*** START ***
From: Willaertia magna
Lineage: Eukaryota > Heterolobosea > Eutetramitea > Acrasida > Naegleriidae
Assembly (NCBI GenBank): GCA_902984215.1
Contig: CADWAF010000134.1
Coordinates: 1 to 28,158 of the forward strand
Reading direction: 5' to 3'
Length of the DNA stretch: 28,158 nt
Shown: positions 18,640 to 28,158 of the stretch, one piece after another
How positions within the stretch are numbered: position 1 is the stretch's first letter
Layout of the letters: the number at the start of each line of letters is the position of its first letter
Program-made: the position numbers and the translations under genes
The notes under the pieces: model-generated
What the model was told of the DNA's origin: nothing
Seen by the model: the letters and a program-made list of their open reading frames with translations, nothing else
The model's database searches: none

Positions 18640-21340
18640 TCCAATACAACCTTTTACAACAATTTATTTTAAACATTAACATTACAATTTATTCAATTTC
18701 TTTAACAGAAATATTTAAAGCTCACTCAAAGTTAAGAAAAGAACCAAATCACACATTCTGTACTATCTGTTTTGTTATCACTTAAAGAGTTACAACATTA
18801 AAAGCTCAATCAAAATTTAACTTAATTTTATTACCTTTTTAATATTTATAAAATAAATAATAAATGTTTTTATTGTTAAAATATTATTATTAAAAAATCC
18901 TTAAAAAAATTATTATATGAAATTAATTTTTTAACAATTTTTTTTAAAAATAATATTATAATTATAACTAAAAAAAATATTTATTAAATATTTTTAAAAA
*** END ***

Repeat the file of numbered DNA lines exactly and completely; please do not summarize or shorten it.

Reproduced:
From: Willaertia magna
Lineage: Eukaryota > Heterolobosea > Eutetramitea > Acrasida > Naegleriidae
Assembly (NCBI GenBank): GCA_902984215.1
Contig: CADWAF010000134.1
Coordinates: 1 to 28,158 of the forward strand
Reading direction: 5' to 3'
Length of the DNA stretch: 28,158 nt
Shown: positions 18,640 to 28,158 of the stretch, one piece after another
How positions within the stretch are numbered: position 1 is the stretch's first letter
Layout of the letters: the number at the start of each line of letters is the position of its first letter
Program-made: the position numbers and the translations under genes
The notes under the pieces: model-generated
What the model was told of the DNA's origin: nothing
Seen by the model: the letters and a program-made list of their open reading frames with translations, nothing else
The model's database searches: none

Positions 18640-21340
18640 TCCAATACAACCTTTTACAACAATTTATTTTAAACATTAACATTACAATTTATTCAATTTC
18701 TTTAACAGAAATATTTAAAGCTCACTCAAAGTTAAGAAAAGAACCAAATCACACATTCTGTACTATCTGTTTTGTTATCACTTAAAGAGTTACAACATTA
18801 AAAGCTCAATCAAAATTTAACTTAATTTTATTACCTTTTTAATATTTATAAAATAAATAATAAATGTTTTTATTGTTAAAATATTATTATTAAAAAATCC
18901 TTAAAAAAATTATTATATGAAATTAATTTTTTAACAATTTTTTTTAAAAATAATATTATAATTATAACTAAAAAAAATATTTATTAAATATTTTTAAAAA